Just finding enough data to be able to train AI is a strenuous task on its own, not to even mention finding the exact right data for your AI, especially when you don’t have millions of dollars laying around or a user base of a few million.

AI and data industry is monopolistic

Another problem comes with the fact that these organizations that do have the sufficient amounts of data to train AI are not particularly keen on sharing information about their algorithms and what their intentions are behind developing their algorithms. Leaving the common user in the dark about how their personal information is used, how these complex algorithms operate and what is done with the results.

These large internet companies know more about you than you might think, and quite frankly, more than you might like. You have no way of knowing exactly what Facebook does with your personal information, or how Google utilizes the things you have searched for in their engine.

Although the amount of data created every year grows exponentially, allocation of it is hugely disproportionate – a few large organizations have access to vast quantities of data, while the majority has almost nothing to work with.

Currently, the advancements in AI technology are not limited by our ability to create smart and functional algorithms, but by the availability of useful data to train these algorithms.

Most, if not all, world-changing innovations have started off small, but with artificial intelligence finding a way to realize an idea might prove to be almost impossible, without having access to vast amounts of information.

Maybe someone comes up with a brand new way to create self-driving cars, that would eliminate the problems we currently face in this industry, but without having a way to gather billions of miles worth of driving data, making such an invention a reality is impossible.

Thought Network is changing the current unequal paradigm

Thought is an AI and blockchain company changing the current, unreasonable situation with the AI and data market by creating a transparent and decentralized platform. It creates a rich ecosystem where the community is in charge of the algorithms and the data. Users can purchase and sell information, develop algorithms and sell the access to other users, creating a place where even the smaller companies have access to data that they can use to innovate and develop the field of artificial intelligence further.

“In the current paradigm, every piece of data is routed through servers, stored in data centers, and compiled and sifted through big data analytics and AI algorithms.” explains the CEO of Thought, Professor Andrew Hacker. “Thought introduces a new paradigm – a platform that combines data analytics and artificial intelligence to change the way the world creates, processes, interprets, and disposes of the near-limitless amounts of information being created.”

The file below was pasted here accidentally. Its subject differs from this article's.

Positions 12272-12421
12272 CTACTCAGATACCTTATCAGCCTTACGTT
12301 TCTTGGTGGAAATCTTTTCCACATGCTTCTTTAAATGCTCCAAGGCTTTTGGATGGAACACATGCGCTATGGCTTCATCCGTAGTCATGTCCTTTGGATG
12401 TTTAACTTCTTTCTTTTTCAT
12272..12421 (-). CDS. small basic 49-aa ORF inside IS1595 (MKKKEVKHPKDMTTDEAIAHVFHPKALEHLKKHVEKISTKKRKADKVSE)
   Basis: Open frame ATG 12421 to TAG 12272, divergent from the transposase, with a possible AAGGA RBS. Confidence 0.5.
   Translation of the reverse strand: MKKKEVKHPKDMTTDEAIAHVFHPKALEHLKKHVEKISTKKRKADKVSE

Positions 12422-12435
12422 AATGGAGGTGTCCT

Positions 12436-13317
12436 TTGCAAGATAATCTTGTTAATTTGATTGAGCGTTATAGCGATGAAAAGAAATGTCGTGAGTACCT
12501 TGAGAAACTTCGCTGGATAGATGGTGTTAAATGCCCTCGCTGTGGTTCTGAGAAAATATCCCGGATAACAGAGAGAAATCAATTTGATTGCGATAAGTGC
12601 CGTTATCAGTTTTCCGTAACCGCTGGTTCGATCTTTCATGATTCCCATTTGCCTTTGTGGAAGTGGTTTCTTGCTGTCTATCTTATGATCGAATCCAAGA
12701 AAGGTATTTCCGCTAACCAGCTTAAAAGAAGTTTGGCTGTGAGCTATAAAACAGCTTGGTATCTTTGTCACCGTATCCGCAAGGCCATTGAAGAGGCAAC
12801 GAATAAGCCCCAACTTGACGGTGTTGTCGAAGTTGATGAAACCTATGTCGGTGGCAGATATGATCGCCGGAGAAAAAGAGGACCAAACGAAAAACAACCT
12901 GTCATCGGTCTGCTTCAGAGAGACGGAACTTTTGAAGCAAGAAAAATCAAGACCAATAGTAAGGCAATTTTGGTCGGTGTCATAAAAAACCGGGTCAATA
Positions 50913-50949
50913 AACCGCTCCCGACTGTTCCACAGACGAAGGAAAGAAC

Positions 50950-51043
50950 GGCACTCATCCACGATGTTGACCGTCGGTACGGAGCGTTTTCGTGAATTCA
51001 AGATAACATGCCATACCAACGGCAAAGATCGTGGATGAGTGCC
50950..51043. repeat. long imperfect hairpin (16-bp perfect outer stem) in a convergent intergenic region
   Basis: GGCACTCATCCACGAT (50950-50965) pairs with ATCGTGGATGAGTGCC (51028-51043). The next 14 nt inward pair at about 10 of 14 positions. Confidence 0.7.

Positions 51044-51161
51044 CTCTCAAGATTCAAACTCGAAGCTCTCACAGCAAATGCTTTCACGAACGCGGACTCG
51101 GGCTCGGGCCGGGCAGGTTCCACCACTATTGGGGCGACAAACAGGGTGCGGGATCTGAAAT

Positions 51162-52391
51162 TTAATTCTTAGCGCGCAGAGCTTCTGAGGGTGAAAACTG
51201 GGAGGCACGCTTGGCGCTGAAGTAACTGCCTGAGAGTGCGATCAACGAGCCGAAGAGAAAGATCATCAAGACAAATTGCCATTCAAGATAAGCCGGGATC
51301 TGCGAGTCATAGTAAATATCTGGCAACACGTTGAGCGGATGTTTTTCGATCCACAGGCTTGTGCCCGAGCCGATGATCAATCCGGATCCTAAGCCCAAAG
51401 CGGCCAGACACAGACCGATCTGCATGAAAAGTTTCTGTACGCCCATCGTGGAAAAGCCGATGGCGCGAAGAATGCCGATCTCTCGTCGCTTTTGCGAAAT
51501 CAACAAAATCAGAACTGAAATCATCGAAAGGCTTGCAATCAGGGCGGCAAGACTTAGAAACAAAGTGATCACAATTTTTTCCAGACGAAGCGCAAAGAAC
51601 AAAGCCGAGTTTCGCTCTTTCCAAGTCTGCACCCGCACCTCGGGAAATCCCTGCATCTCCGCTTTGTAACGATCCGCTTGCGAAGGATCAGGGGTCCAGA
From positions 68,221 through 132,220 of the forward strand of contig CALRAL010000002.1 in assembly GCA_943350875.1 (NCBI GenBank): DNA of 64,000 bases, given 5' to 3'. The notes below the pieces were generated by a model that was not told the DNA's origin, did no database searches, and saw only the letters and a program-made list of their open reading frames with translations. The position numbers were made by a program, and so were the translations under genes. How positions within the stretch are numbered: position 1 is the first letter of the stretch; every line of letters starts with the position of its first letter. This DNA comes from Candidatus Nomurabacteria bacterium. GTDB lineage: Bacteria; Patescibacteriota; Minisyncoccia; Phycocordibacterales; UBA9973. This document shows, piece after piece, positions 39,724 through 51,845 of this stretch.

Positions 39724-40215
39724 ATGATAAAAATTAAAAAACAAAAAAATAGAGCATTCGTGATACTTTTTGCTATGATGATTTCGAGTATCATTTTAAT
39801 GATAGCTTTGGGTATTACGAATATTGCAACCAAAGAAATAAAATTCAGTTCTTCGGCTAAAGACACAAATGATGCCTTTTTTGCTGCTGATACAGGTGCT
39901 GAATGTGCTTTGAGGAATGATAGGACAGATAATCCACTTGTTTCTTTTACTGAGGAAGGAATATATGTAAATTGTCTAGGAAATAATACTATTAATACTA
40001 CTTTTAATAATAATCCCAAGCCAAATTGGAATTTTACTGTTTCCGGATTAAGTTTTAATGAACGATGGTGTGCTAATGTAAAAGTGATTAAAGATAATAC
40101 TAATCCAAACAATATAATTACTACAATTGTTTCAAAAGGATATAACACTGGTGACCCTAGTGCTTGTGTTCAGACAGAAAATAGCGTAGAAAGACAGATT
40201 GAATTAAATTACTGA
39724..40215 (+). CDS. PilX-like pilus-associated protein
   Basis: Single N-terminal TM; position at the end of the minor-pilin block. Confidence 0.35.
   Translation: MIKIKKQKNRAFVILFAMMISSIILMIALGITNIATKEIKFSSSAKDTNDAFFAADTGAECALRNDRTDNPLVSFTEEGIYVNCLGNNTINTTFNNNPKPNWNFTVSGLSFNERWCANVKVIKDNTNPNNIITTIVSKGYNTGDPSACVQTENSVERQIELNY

Thought is backed by Harrisburg University of Science and Technology and holds a patent for their innovative way of utilizing data. Thought is embedding every bit of data with artificial intelligence, making traditionally ‘dumb’ information, that only become valuable in the context of applications, smart and able to act on their own.

Professor Hacker continues, “In the Thought paradigm there is no difference between the data and the application layer; they are one and the same. In Thought, the data is smart and takes action as soon as it is created.”

Thought’s Smart Data patent applies to creating data containers called Nuances that store the information as well as a piece of application code that makes it able to function on its own. Nuances can communicate with each other and work together to realize their goal. No longer does data have to go through an extensive process to be analyzed. Instead, it can analyze and categorize itself.

“Thought has built a foundational, information transformation network with data as the commodity. The ecosystem hosts data-hungry applications for researchers in AI and cognitive computing, in diverse industries such as healthcare, transportation, government, media, utilities, and finance. The ecosystem is fuelled by monetization of sensor-based data and analytically rich data sets”, explains Professor Hacker.


Right now, only the largest organizations have access to sufficient amounts of valuable data to truly develop artificial intelligence, while the smaller guys are left out of the game, leaving many potential ground-breaking ideas undeveloped.

But by making AI and data more accessible to regular people who don’t have the luxury of having billions of dollars laying around, Thought can open up the field of AI to the smaller teams who may have incredible ideas. It encourages further development and provides the means to make these ideas happen.

Thought’s Pre- ICO is live now and lasts until the 13th of March. The main ICO starts on the 14th of March. To participate in the ICO and learn more about Thought please visit https://thought.live and to keep up-to-date with the latest news join Thought’s Telegram chat at https://t.me/thoughtcommunity  

What Should Be in an ICO White Paper? Expert Take

In our Expert Takes, opinion leaders from inside and outside the crypto industry express their views, share their experience and give professional advice. Expert Takes cover everything from Blockchain technology and ICO funding to taxation, regulation, and cryptocurrency adoption by different sectors of the economy.

If you would like to contribute an Expert Take, please email your ideas and CV to